Anyway, I'd like to ask whether this is happening in both left and right turns. And do you have any reference for how far over you are leaned on the profile of the tire? Like how far over the tire is worn and what the shape of the profile is there? If the profile seems consistent at the wear line, or you are riding out to the edge of the tire, I'd say pay attention to what you are doing at the handlebars, ie. perhaps holding yourself up on that outside bar.

 

A last thought, rearsetting the footpegs can create a tendency to put more weight on the bars. If you tend to be sitting on the seat, are you locking on in corners? If not, where are you holding on? Where are you holding yourself up?

 

r

 

I had this same phenomenon when the tires were new. I didn't notice this prior to the new tires/suspension combo.

 

Tire wear is even across the surface of the tire. The Michelin profile is different (front particularly) than a Dunlop or Pirelli, they are considered neutral steering tires opposed to Michelin or Bridgestone (not sure about the new ones), at least this was the consensus from other internet forums.

 

I considered that I was putting pressure elsewhere. Except, that my body position is such that I can remove my hands from the bar and support my weight by my lower body while turning. I tried to take my hands off the bars altogether but the bike stood up (duh, no gas stupid). If I go into a right turn and remove my left hand, I still need a little pressure on the right bar.

 

 

Regarding the wideneing line: If I don't stay in the gas the bike will want to tighten her line while leaned over and so I usually keep rolling to maintain arc.

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Interesting.

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I took advantage of an Indian Summer day (low 70?s) on Friday after a long (4mo3dy) hiatus. I had been making some changes to the bike and getting some maintenance items done. I had my shock sent out for service and also had my forks serviced. I also installed some aftermarket rearsets.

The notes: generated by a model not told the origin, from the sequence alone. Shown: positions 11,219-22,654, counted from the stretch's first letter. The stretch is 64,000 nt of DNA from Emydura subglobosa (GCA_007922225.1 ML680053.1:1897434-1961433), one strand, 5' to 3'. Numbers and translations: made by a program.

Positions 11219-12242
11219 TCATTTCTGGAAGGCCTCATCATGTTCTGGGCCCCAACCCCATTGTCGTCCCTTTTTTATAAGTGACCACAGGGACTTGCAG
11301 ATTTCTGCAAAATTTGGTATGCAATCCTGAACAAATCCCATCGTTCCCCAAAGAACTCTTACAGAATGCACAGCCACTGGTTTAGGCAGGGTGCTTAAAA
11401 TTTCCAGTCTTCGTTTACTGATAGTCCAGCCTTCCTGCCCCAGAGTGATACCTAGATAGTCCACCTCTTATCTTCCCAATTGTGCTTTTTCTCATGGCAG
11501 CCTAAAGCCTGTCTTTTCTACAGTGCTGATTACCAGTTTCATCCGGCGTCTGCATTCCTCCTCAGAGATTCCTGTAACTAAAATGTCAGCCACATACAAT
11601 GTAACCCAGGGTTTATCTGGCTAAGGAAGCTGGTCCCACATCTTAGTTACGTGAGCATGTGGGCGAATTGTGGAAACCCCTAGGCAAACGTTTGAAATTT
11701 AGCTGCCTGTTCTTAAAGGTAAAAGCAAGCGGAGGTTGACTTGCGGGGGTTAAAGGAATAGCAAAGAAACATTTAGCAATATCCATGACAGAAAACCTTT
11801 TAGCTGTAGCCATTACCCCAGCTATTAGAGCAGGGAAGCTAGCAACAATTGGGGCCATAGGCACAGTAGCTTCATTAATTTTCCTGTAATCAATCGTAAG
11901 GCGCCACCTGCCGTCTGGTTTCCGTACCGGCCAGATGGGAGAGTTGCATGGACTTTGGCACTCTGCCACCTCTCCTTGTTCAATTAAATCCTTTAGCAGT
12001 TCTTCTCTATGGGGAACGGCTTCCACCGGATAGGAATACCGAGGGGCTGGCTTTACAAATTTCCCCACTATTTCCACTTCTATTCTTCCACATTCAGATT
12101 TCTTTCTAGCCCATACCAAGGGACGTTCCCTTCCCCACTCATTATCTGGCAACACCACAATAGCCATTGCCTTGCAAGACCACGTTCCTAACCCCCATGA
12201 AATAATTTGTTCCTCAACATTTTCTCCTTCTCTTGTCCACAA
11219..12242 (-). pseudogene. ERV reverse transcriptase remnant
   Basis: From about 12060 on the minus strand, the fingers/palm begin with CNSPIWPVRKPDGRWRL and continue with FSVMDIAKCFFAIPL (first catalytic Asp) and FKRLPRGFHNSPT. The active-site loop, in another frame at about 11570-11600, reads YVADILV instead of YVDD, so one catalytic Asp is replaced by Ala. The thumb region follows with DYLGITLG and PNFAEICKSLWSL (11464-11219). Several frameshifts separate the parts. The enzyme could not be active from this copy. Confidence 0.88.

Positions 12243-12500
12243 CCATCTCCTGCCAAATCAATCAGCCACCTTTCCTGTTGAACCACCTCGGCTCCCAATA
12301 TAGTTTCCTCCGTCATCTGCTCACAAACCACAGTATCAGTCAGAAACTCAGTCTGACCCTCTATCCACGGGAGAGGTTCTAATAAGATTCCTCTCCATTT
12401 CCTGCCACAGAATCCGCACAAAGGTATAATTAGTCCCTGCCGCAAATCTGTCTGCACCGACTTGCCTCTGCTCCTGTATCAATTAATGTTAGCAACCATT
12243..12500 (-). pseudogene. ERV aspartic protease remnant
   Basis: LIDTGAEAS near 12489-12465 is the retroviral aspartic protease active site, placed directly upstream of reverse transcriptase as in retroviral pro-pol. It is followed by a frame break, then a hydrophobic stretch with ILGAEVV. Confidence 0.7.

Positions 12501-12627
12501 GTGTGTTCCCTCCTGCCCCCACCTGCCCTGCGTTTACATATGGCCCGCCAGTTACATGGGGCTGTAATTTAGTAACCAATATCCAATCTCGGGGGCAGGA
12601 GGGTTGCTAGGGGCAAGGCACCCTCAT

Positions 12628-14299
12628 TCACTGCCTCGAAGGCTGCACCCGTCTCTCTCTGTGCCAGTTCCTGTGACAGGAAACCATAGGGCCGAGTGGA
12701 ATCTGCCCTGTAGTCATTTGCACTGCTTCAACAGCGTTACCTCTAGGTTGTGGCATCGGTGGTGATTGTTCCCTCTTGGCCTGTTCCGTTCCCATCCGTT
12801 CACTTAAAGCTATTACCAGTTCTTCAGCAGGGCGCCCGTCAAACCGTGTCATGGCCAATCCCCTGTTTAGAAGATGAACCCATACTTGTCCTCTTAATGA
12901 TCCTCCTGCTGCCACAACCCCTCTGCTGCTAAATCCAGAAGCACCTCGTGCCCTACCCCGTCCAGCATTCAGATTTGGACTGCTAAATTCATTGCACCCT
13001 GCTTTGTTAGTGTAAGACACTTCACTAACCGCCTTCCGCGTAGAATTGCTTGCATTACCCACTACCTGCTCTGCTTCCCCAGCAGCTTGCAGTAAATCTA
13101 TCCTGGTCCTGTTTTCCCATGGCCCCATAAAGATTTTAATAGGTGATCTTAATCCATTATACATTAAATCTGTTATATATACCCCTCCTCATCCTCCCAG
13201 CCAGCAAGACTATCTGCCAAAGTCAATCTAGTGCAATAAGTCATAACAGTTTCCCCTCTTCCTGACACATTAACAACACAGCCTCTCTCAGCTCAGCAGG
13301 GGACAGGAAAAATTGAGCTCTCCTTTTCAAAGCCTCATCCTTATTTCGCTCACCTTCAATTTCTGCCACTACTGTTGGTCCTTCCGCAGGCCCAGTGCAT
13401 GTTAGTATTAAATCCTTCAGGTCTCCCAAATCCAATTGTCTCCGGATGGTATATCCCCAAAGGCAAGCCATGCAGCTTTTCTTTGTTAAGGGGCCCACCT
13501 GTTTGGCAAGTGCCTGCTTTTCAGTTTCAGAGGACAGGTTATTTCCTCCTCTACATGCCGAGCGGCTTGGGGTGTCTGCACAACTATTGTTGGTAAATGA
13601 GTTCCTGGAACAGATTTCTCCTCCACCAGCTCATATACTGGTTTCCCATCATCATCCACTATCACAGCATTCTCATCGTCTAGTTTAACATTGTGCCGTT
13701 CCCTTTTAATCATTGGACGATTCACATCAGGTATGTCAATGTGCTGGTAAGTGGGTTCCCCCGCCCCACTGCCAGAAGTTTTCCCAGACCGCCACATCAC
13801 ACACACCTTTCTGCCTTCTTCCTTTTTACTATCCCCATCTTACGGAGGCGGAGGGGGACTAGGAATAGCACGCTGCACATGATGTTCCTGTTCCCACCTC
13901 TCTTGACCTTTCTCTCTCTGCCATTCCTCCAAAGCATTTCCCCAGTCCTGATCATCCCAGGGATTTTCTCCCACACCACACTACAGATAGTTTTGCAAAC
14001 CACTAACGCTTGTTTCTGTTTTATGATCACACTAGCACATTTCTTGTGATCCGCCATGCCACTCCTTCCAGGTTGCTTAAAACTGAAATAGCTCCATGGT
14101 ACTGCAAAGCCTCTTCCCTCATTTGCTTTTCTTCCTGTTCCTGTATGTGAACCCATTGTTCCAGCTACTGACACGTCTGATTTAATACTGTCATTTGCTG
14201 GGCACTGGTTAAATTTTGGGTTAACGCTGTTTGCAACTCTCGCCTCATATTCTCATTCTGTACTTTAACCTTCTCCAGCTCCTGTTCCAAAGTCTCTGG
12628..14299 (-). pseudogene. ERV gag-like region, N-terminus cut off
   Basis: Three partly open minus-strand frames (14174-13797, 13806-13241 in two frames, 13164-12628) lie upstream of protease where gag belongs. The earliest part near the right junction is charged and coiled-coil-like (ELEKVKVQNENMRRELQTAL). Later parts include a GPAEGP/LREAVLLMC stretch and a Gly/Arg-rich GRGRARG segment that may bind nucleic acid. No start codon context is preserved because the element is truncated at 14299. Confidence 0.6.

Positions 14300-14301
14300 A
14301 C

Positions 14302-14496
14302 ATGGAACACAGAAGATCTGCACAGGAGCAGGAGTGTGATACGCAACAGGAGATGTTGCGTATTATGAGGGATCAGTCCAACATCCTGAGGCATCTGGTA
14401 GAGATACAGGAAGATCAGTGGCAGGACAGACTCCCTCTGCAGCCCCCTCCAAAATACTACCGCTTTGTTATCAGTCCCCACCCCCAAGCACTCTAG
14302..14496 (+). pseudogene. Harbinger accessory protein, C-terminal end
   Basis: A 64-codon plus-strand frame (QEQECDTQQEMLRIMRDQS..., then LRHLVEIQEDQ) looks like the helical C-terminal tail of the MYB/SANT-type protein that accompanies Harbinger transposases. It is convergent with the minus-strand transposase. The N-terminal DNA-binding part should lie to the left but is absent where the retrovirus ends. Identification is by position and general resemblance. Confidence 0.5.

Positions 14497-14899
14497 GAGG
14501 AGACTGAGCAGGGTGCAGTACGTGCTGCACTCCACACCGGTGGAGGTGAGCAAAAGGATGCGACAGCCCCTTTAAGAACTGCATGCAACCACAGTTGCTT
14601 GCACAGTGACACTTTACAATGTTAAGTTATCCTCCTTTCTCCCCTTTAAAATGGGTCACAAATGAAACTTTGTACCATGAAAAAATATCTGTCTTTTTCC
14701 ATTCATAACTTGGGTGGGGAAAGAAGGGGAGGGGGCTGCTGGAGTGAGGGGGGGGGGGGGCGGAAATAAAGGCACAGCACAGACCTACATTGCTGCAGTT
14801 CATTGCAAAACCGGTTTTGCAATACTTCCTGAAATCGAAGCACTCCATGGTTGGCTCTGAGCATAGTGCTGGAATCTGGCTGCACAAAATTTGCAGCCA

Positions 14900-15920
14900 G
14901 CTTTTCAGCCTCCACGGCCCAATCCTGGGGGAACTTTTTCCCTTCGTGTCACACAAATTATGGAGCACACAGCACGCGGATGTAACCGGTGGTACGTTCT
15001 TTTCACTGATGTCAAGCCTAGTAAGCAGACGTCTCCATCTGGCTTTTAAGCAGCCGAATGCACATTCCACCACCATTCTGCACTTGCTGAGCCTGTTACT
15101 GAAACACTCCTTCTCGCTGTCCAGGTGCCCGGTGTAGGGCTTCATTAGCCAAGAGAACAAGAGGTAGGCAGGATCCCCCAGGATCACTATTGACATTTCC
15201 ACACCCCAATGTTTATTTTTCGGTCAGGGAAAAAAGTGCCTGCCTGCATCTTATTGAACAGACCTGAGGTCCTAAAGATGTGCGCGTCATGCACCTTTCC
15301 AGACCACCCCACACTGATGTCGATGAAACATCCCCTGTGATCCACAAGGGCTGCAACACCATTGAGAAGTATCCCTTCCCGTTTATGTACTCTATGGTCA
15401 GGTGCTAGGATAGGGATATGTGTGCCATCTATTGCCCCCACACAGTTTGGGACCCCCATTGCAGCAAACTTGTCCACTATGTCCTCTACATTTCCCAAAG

I noticed when turning at slow speeds it feels as if the handlebar wants to continue to turn inwards. At higher speeds I also notice that I need to keep some pressure on the inside bar while at lean. I can easily widen my line with throttle, which I enjoy.

 

What changes do I need to make to correct this, or is this normal behavior? I was told that this is a factor of the profile of my Michelin Pilot Pro tires (32f/36r). When I got the suspension about a 1-1/2yr ago, it was also at that time that I put on the Michelins, so I don?t have a baseline of known change and effect. Previously I was on stock suspension and Dunlop tires. Can someone provide guidance as to whether this is a geometry or tire issue?

 

 

Has this been a problem for 1-1/2 years since changing the suspension and tyres, or since recently when you got the suspension serviced and fitted the rearsets? maybe the rearsets are causing you to put more weight over the front of the bike than you previously did! Also is your suspension set for your weight, since getting it serviced are you using the same springs, fork oil, etc?

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Has this been a problem for 1-1/2 years since changing the suspension and tyres, or since recently when you got the suspension serviced and fitted the rearsets? maybe the rearsets are causing you to put more weight over the front of the bike than you previously did! Also is your suspension set for your weight, since getting it serviced are you using the same springs, fork oil, etc?